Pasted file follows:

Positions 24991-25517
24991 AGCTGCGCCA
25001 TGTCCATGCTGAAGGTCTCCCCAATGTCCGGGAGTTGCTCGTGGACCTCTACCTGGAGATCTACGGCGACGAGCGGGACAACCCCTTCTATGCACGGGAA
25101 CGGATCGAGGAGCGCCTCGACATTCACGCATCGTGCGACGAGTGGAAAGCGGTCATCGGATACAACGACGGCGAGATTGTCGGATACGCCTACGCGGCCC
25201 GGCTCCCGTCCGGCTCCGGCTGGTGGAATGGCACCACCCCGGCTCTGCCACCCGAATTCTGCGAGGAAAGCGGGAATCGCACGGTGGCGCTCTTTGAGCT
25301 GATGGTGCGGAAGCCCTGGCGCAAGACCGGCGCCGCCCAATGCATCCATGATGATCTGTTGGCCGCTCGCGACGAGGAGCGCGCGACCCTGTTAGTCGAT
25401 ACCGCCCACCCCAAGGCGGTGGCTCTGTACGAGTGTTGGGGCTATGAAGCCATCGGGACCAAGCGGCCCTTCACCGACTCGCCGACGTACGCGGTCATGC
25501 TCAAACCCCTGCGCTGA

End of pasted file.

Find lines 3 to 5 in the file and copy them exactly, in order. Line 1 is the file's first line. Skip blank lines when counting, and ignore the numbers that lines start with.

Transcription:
25001 TGTCCATGCTGAAGGTCTCCCCAATGTCCGGGAGTTGCTCGTGGACCTCTACCTGGAGATCTACGGCGACGAGCGGGACAACCCCTTCTATGCACGGGAA
25101 CGGATCGAGGAGCGCCTCGACATTCACGCATCGTGCGACGAGTGGAAAGCGGTCATCGGATACAACGACGGCGAGATTGTCGGATACGCCTACGCGGCCC
25201 GGCTCCCGTCCGGCTCCGGCTGGTGGAATGGCACCACCCCGGCTCTGCCACCCGAATTCTGCGAGGAAAGCGGGAATCGCACGGTGGCGCTCTTTGAGCT